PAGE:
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HR Blog

March 4, 2022 | Olaide Bakare, PHRi

Everyone, at some point in their lives, will experience the death of someone close to them. Based on this knowledge, it would be a fair assumption that at some point as a manager, one of your employees will experience bereavement.

There is no universal road map for how to handle grief in the workplace and navigating conversations about grief can feel overwhelming. However, being an empathetic leader is more than being considerate when a direct report needs an extra day on an assignment. It also means being supportive when your employees have extenuating circumstances in their personal life that takes their attention and focus away from the office.

Here are some ways managers can support grieving employees and get them back on their feet:

Acknowledge Your Employee’s Loss

The best you can do as the manager of a grieving employee is to acknowledge the loss without making any demands. When you get a chance, privately offer your sincere condolences. It may be difficult and feel uncomfortable, but it is important to show grieving employees that you recognize their loss and they are not navigating these difficult times alone.

Failing to reach out opens the door to an already distraught employee to form some negative assumptions: you don’t care; you won’t be making accommodations; you expect the same productivity; etc.

Ask Them What They Need

Strong communication is always important in the workplace, but it is particularly vital during a difficult period. Grief is unpredictable by nature and affects different people in different ways, making it extremely difficult to gauge, manage, or balance it with professional demands. While some people may crave more projects to do as a distraction from their emotions, others may find it difficult to accomplish a full plate of tasks. That is why it is best to have an open, candid conversation with your employee about how you and the company can best support them.

This private conversation will give you an opportunity to discuss any questions your employee may have. Common questions include the time-off policy, bereavement leave, schedule flexibility, and more. Most of all, an open, heart-to-heart talk with a grieving employee will give you a chance to set expectations at work and help put them at ease during this difficult time. Although it will be hard for you both, a supportive, open conversation at this time can set the tone for your relationship going forward. When done right, your employee’s commitment and loyalty to the company will be strengthened.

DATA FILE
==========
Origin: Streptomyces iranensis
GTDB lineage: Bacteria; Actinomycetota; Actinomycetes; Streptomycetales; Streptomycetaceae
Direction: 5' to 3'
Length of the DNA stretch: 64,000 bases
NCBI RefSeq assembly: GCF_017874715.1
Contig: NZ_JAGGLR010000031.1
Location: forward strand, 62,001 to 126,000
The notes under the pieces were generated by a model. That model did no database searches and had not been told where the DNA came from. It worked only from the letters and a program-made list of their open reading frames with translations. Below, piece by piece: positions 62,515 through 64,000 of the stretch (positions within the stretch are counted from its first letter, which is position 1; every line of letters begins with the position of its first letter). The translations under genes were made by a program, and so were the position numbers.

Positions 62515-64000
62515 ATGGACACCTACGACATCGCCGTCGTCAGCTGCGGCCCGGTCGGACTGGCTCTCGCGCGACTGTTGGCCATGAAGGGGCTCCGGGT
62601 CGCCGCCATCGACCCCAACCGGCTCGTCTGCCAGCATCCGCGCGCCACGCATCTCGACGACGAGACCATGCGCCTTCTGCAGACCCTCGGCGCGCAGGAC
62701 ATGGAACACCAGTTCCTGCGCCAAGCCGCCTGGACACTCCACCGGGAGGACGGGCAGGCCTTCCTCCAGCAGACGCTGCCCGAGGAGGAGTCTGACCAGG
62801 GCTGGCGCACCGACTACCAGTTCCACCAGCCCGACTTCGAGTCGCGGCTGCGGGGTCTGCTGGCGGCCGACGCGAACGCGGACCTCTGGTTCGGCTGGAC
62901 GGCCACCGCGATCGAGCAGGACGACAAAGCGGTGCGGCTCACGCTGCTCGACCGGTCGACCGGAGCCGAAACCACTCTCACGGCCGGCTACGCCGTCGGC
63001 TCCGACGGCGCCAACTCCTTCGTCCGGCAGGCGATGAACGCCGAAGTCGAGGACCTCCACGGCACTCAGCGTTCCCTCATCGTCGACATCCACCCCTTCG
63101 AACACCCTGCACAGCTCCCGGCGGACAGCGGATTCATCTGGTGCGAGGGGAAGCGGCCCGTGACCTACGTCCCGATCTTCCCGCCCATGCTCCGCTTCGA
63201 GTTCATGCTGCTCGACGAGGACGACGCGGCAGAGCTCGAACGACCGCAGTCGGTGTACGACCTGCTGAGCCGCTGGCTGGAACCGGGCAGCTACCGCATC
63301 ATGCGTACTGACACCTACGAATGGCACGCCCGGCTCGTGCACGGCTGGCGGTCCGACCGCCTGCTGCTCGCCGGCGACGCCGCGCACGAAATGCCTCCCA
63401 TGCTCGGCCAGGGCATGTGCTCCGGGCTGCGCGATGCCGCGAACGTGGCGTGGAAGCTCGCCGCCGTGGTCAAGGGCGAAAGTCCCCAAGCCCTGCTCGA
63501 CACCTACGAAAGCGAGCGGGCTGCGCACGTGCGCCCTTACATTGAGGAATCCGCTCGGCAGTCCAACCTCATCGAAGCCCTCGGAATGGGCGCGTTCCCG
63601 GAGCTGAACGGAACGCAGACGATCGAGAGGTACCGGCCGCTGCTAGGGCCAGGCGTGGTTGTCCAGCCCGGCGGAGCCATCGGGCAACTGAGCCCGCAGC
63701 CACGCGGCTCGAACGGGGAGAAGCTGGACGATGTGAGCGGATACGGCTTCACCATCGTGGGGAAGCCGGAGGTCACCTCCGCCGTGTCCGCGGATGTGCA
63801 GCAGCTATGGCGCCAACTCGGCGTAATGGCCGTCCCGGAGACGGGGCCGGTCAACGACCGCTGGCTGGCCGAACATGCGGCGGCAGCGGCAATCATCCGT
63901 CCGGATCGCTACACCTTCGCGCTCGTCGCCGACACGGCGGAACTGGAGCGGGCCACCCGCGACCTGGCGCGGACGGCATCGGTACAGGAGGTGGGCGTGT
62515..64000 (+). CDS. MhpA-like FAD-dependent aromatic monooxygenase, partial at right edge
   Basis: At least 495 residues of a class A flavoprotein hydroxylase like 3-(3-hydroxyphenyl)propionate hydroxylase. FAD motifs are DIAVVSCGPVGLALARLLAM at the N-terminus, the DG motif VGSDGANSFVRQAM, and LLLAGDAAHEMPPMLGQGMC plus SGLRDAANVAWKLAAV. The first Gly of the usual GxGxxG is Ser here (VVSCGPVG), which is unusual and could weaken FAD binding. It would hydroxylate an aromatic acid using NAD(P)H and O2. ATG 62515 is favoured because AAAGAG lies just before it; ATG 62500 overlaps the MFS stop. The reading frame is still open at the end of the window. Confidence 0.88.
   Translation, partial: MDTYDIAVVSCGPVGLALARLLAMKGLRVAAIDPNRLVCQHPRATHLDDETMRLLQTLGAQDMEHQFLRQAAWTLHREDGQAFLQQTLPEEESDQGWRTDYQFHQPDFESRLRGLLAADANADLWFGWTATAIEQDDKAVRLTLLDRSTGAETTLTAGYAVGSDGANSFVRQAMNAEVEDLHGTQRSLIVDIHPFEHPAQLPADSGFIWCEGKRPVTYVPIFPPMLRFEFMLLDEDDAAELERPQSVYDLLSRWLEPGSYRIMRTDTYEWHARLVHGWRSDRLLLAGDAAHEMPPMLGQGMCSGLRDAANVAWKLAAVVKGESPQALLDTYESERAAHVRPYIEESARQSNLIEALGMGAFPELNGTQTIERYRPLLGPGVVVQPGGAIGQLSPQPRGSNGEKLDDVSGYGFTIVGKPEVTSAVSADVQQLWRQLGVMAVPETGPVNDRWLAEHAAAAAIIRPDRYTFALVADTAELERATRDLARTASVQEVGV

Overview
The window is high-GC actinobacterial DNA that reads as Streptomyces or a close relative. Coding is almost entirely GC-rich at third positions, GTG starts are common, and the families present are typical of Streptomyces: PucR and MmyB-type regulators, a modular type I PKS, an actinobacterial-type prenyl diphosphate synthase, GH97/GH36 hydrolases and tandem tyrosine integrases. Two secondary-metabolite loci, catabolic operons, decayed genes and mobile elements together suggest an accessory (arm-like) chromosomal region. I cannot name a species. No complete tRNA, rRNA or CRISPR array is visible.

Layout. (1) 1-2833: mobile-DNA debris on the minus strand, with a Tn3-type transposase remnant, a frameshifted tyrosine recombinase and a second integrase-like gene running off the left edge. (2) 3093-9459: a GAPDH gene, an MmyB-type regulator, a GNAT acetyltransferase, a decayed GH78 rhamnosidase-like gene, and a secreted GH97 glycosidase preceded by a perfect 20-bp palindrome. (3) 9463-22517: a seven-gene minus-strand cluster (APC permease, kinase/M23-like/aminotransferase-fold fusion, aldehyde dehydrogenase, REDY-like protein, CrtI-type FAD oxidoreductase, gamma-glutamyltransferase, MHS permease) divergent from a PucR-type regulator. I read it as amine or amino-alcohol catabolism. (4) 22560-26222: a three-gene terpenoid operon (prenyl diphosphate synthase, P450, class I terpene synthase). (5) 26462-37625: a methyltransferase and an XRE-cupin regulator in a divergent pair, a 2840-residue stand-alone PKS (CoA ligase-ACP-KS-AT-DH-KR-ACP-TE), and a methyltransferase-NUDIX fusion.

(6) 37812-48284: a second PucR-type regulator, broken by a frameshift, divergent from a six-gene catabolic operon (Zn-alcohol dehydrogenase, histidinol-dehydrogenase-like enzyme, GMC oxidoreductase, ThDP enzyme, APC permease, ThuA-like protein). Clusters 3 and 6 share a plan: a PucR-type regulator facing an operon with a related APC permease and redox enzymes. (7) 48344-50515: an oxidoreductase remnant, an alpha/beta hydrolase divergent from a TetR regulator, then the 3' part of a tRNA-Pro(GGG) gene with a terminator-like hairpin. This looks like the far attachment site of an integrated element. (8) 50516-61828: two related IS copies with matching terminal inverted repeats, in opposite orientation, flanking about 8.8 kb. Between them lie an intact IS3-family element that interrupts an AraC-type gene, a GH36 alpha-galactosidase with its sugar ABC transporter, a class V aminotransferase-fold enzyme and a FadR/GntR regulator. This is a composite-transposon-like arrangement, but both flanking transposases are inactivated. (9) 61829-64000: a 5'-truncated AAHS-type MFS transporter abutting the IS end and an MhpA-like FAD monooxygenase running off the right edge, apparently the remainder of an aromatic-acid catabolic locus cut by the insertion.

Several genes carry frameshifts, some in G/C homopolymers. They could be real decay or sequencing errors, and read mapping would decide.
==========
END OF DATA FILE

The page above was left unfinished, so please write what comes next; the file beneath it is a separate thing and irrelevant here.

Manage Expectations

At the outset, it may seem that your grieving employee is fine once they get back to work, but an employee enduring loss would most likely be experiencing a rollercoaster of emotions that may include bouts of profound sadness, shock, irritability, and more. All of these emotional reactions may create difficulty for you and other colleagues, which could impact the morale in the office.

This is where you need to show empathy and be patient. Encouraging grieving employees to speed up the process or try to mask their pain will only force the grief deeper, delaying or stopping their healing altogether. Instead, accept the emotional difficulties as part of the natural grieving process and create a supportive office culture. Make reasonable accommodations, such as allowing them to leave early or take some time alone in the middle of the workday, and let employees know that they will not be penalized for showing that they are human.

Connect Them To Resources

Grief varies with each employee. Some may recover immediately and some may go through stages of denial, depression, or anger. Even for the toughest of people, grief can be hard to get over. Therefore, ensure you direct bereaved team members to helpful services and resources, if you offer them, such as occupational health and employee assistance programs, or point to external sources of support.

Supporting the mental and emotional wellbeing of bereaved employees is extremely important and support will often need to be ongoing. As a Manager, the more flexible and supportive you are during this difficult time, the more the employee will feel comfortable and be loyal over the long run.

Do you have a bereavement leave policy?

A bereavement leave policy provides both line managers and employees with guidance and reassurance of what to expect if they experience a bereavement. If managers do not have a bereavement policy to refer to and have complete discretion over leave, workload and flexible working, there may be inconsistencies in the way colleagues are treated across the organization when they experience a bereavement.

A bereavement leave policy would empower line managers on how and what to communicate with a bereaved employee. It also gives an employee reassurance and certainty about their situation.

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